The last time I spoke with Steve McNair was approximately three months ago. It was a brief conversation. His help was needed for an upcoming project and, as was his penchant, he was ready to oblige.
We set up a time to talk later this summer. Never thought it would be the last time we would ever speak.
|Steve McNair came out of Alcorn State in 1995 and became a pioneer in the NFL. (Getty Images)|
He ended the conversation: Talk to you this summer.
That was it. That was all.
And now he's gone.
You will always hear people speak about the dead in eloquent terms. Sometimes those nice words are forced, sometimes they aren't. With McNair, trust me on this, they are not.
This isn't to say all corners of his life were unblemished. McNair nevertheless was one of the great class acts in the sport.
McNair's personality was like his game on the field: rugged, unpolished and gritty. And, maybe more than anything else, understated. Beneath the strong Southern accent was a certain stoic eloquence and humbleness. He was just as smart as you were, but, unlike other athletes, never felt the need to jab you in the chest and let you know for sure.
We got to know each other when I worked for the New York Times and McNair was a Tennessee Titan. I saw him at Titans camps, we spoke on the phone once a month or so, about anything and everything. Others in the media knew McNair better, but I got to know him pretty well.
After Super Bowl XXXIV, when the Titans came inches from tying the score with no time on the clock, McNair told a small group of us "this close. This doggone close." He held his hands a short space apart. Whenever I would see him after that, I would repeat his gesture and he would play along.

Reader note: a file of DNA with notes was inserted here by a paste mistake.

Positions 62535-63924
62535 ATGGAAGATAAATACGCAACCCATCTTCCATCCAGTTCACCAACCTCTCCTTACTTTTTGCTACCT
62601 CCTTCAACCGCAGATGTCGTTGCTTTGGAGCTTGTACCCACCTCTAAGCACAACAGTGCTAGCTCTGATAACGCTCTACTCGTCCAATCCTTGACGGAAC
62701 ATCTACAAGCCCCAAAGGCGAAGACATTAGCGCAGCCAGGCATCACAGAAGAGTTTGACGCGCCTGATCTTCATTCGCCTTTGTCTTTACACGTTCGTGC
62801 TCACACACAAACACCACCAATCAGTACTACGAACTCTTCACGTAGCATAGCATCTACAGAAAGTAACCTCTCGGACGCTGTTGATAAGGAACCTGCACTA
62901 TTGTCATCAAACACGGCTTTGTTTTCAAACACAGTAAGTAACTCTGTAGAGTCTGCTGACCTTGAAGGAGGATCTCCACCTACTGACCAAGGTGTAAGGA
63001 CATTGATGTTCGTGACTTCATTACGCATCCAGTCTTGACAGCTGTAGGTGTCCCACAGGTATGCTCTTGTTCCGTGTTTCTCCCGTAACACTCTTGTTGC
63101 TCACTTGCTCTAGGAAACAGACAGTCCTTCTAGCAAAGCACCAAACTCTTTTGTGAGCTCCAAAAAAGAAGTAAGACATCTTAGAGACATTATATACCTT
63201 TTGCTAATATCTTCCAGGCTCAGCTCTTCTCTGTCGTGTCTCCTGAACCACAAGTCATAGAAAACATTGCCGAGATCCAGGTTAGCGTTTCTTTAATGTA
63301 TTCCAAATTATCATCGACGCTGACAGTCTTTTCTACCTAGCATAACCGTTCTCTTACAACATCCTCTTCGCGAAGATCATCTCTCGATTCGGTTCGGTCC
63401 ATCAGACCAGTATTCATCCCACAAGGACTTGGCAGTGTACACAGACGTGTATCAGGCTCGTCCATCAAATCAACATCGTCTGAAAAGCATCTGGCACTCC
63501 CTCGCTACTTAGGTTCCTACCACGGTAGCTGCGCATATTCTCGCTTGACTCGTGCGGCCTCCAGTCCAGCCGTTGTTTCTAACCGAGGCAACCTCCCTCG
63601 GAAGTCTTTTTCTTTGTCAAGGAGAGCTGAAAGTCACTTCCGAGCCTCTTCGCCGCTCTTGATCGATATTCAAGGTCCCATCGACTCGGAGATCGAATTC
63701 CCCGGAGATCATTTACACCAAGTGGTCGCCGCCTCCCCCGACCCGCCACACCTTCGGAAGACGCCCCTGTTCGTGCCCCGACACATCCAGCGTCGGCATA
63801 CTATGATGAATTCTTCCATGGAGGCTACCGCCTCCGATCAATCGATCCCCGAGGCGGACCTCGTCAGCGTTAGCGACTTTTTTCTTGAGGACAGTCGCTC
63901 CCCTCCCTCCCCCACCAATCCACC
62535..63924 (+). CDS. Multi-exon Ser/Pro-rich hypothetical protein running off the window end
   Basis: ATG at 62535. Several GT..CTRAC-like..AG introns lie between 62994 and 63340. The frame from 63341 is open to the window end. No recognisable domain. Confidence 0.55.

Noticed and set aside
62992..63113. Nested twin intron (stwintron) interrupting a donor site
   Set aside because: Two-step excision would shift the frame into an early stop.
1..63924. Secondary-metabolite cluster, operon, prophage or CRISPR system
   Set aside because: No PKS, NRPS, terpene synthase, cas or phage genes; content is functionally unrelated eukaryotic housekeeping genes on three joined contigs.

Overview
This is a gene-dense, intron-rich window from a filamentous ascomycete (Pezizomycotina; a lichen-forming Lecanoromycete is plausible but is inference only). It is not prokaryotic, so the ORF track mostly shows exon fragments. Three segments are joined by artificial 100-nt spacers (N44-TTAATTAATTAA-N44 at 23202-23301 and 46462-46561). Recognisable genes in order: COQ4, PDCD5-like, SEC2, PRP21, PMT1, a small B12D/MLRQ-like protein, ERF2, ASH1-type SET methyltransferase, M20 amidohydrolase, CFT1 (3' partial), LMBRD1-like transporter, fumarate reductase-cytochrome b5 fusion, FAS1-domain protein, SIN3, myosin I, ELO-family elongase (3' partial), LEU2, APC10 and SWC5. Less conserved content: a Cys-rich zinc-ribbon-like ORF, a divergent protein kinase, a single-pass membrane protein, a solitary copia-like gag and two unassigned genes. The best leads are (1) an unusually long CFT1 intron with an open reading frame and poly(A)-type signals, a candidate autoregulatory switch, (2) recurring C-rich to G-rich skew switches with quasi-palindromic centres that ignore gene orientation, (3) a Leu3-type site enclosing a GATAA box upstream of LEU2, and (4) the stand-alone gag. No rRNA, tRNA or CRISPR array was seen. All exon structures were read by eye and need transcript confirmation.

Not many of our conversations passed without McNair defending the level of play at the Historically Black Colleges. He defended Alcorn State constantly and derided any notion that black-college football was inferior to any other.
When McNair was asked to leave the Titans' facility in 2006 over a contract dispute, there were private moments of anger but he never publicly lashed out. Because, above all, for the most part, McNair was classy.
He was also one of the toughest players I've ever seen in two decades of covering the sport. He took brutal shot after brutal shot and simply got back up. There was no whining. I used to joke with McNair that Jim Brown had been reincarnated as him.
It was that toughness which teammates admired most about McNair. A Tennessee offensive lineman once told me that McNair and Eddie George were the only players they considered one of them. If you ranked the greatest pure athletes in NFL history, McNair might make the top 10. If you ranked the toughest, he would definitely make the top 10.
I don't know what happened. I don't know why he's gone. That information will come later and be diced and sliced. Some of the information might make those of us who knew and admired him uncomfortable, or even sad.
But for now -- for right now -- I'll remember the man who always greeted me with a smile and a handshake. The man who always asked me about me -- and meant it.
In that last conversation, we chatted a little about the historic nature of the election of President Obama. As with many African-Americans, he felt it was a life-altering moment.
Few historical moments will reach that of Obama's, but it was McNair who allowed people like Daunte Culpepper, Donovan McNabb and other black quarterbacks to enter the NFL and not face as many closed doors.
McNair always appreciated and knew that, but in typical McNair form he rarely felt the need to constantly point it out.
That was him.